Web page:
The learning habits and behaviors of millennial students will lead to changes in classroom pedagogy over the next decade, said Richard Sweeney, M.L.S., author, researcher and university librarian at the New Jersey Institute of Technology, addressing Fordham University’s Annual Faculty Technology Conference on May 22.
Sweeney, the keynote speaker, said that millennials (students born between 1979 and 1994) demand more choices, are short on patience, and are much less solitary and individualistic than previous generations.
“Their sense is that they’re busy around the clock, everything they do is based around speed and time,” he said. “How can these [traits]be used, what can we do to make their education move faster?”
Sweeney called millennials natives in the art of quick choices and in multi-tasking, having grown up with the Internet, instant messaging and video games. Their ability to concentrate is great, and their social networks are their principal way of getting information.
“They learn by doing; they don’t read the directions,” Sweeney said. “They want face-to-face learning with a mentor, but they don’t want to be lectured to; while they are very good at concentrating, the key to getting them to learn in classrooms is to get them engaged.”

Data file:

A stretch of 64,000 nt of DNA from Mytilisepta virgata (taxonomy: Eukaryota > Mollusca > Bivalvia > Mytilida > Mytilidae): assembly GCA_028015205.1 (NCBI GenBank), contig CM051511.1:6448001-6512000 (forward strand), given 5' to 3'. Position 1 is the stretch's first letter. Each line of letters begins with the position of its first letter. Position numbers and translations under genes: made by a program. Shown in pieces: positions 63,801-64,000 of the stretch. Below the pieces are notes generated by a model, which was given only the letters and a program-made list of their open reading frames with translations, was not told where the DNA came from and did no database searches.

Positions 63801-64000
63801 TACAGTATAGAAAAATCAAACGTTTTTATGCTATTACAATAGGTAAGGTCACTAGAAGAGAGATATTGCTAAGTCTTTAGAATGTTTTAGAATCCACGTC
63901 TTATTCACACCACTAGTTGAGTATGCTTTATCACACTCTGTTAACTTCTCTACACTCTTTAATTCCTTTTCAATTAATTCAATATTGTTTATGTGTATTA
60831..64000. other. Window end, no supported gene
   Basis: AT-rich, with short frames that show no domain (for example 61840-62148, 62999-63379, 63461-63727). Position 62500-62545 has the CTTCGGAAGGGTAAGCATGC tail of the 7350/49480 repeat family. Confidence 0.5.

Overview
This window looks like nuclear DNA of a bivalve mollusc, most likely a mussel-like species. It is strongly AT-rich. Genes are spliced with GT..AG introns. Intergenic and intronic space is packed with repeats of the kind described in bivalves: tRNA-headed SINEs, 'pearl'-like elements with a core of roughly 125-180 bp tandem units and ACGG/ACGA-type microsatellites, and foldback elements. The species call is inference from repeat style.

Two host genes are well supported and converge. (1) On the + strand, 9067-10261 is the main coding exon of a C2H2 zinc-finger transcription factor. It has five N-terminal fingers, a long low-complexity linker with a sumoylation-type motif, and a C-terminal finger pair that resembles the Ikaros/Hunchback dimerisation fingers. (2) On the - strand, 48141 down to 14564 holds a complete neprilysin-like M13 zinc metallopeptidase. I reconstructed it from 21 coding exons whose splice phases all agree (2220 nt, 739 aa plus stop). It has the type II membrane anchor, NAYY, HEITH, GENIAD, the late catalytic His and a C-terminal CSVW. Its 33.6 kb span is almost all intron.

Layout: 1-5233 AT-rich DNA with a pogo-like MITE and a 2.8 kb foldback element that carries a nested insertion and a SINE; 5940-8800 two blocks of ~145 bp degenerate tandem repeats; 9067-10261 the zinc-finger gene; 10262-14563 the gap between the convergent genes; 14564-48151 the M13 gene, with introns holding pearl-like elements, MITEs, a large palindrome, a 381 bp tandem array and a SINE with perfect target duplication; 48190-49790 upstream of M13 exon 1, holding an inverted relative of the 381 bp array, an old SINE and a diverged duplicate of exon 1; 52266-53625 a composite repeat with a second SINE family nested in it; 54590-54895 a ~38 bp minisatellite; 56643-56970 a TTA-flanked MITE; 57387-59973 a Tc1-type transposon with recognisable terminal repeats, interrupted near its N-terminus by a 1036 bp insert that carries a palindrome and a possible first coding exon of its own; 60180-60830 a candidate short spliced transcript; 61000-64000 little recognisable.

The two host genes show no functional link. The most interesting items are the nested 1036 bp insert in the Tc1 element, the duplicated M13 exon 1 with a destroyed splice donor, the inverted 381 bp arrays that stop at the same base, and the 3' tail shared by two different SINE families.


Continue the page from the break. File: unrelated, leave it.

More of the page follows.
He advocated more peer-to-peer learning methods and more use of Intelligence Tutors, artificial intelligence tutoring programs that track a student’s individual progress.
Sweeney has conducted more than 35 nationwide focus groups on the rapidly changing technology user behaviors of millennials. His work has been the subject of articles in The Chronicle of Higher Educationand the New Jersey Star Ledger. He is the former vice provost of information and library services at Polytechnic University, Brooklyn N.Y.
The conference, held at the Lincoln Center campus, was sponsored by Instructional Technology Academic Computing (ITAC), a division of Fordham University’s Department of Information Technology (IT). A series of afternoon sessions in various technology applications, including Blackboard and Competency Assessment in Distance Education (CADE), were offered to Fordham faculty and staff.